How common is misophonia?

If you have misophonia and think you’re alone: think again. New research from King’s College London has found that 18.4% of the UK population has the condition – that’s one in five people.

The research found that 18.4% of participants experienced misophonia to an extent that it was a significant burden on them and, interestingly, 14% of those deemed highly affected by misophonia had heard the term before.

So, if you’ve been feeling anxious or annoyed by the noises other people make, but you didn’t realise there was a name for it, know that you’re not the only one. It’s a surprisingly common condition, but as we’ll discover below, it isn’t yet very well researched.

What causes misophonia?

Misophonia isn’t widely understood, but one thing we do know about misophonia is that it tends to develop early, as explained by Kathleen Wallace:

“The interesting thing is that the onset of it is usually in your teenage years. The average onset is 12/13/14 years old. So I think there's also this fear that people won't be taken seriously when they report having it because there are a lot of other things going on around that age. And it tends to really peak in college and we see it more with women than men for some reason. But beyond that, there's still a lot that needs to be investigated about it.”

She goes on to explain that the lack of research into misophonia makes it difficult to fully understand what causes it:

“Misophonia is complicated because it's one of those things that's hard to pin down. Is it an ear-related thing? Is it a brain thing? Is it something that should be dealt with by a psychologist or an audiologist? And there's still a lot of research that needs to be done about it because we don't know enough about it yet to really be able to manage it well.”

She leans towards it being more of a psychological condition rather than an auditory one, however – and other studies back up that viewpoint, too. One study, which looked at a small sample of 20 people with misophonia and 22 people who don’t suffer from the condition, found that the brain plays a part in our reactions to certain sounds.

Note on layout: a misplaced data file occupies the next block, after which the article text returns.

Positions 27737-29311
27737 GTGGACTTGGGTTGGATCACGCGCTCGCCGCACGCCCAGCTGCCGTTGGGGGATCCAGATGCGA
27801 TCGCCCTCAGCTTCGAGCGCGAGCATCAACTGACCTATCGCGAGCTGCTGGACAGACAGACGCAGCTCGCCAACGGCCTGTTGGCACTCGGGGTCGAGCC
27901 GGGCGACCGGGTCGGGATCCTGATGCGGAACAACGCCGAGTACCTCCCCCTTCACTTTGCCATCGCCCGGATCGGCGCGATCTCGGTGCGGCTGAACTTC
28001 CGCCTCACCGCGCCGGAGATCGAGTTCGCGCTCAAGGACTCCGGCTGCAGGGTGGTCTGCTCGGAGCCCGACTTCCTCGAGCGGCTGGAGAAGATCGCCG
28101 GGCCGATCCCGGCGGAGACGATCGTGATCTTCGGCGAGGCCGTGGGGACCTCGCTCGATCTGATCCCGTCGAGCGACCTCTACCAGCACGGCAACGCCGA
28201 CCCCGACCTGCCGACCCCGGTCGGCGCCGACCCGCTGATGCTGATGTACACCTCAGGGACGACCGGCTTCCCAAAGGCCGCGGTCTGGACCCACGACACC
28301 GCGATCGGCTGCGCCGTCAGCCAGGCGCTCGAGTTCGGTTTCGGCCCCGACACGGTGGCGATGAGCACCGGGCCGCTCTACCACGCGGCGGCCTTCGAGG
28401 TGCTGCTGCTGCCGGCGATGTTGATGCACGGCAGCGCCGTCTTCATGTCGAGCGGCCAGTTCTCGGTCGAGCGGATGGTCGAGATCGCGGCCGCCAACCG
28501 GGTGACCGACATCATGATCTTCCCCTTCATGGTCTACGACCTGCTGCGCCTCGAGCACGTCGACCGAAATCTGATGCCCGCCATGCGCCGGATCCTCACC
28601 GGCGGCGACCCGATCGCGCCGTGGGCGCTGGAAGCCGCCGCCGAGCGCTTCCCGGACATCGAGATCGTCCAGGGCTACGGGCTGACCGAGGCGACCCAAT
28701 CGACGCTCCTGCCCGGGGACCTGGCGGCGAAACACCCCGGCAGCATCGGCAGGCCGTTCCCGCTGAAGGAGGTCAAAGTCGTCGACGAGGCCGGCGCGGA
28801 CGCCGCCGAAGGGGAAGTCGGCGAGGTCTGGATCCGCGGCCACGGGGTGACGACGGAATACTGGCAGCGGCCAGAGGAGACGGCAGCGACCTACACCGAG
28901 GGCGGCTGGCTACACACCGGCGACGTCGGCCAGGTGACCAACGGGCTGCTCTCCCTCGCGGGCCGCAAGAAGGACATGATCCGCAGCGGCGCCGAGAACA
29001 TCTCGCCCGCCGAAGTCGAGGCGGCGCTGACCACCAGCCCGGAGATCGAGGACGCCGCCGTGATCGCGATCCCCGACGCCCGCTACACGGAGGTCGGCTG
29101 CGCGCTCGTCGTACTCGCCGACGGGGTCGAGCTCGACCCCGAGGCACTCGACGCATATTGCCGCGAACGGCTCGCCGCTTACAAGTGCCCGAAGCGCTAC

The researchers scanned the participants’ brains, and found that the parts of the brain that are responsible for long-term memories and fear are activated when hearing trigger sounds. This explains the strong emotional reactions people with misophonia have to certain sounds. It also suggests that the condition is rooted in our brain, with some sounds triggering a stronger reaction in this part of the brain for certain people, which results in feelings of anger, fear, anxiety or frustration.

Another study, conducted in 2021, found that misophonia is linked to irregular brain connectivity and a larger amygdala. The amygdala is the part of our brain that helps to process emotions, emotional behavior and motivation – and the study found that the size of your amygdala may dictate how you respond to certain sounds.

Woman wearing earplugs

Is misophonia an anxiety disorder?

Misophonia isn’t an anxiety disorder, but anxiety and misophonia can be closely linked. Both conditions can trigger the flight or fight response, which is the automatic physiological response to an event that one perceives to be stressful or frightening. This triggers the sympathetic nervous system, preparing the body to react to the danger – either by fighting it or running away from it. That’s why we experience symptoms like sweating palms, a racing heart and harder breathing when we’re stressed or anxious.

However, misophonia is triggered by external stimuli, while anxiety can be triggered by both internal and external sources. So they’re not exactly the same, but that’s not to say that people who experience anxiety can’t experience misophonia, and vice versa. 

If you have misophonia, you may find that you’re often very anxious, if you’re worried about hearing sounds that distress you, or your reactions to those sounds.

Misophonia can be difficult to diagnose, because many of its symptoms overlap with the symptoms of other conditions like general anxiety disorder and obsessive compulsive disorder.

Is misophonia a mental illness?

Well, it’s not currently included in the Diagnostic and Statistical Manual of Mental Disorders (DSM-5), although some doctors and organizations are advocating for its inclusion, under the category of ‘Obsessive Compulsive and Related Disorders’. 

The International OCD Foundation suggests the following criteria for diagnosing misophonia:

  1. Hypersensitivity to the presence (or anticipation) of a specific sound that may be accompanied by hyper- arousal, irritation, anger/outbursts, or fear.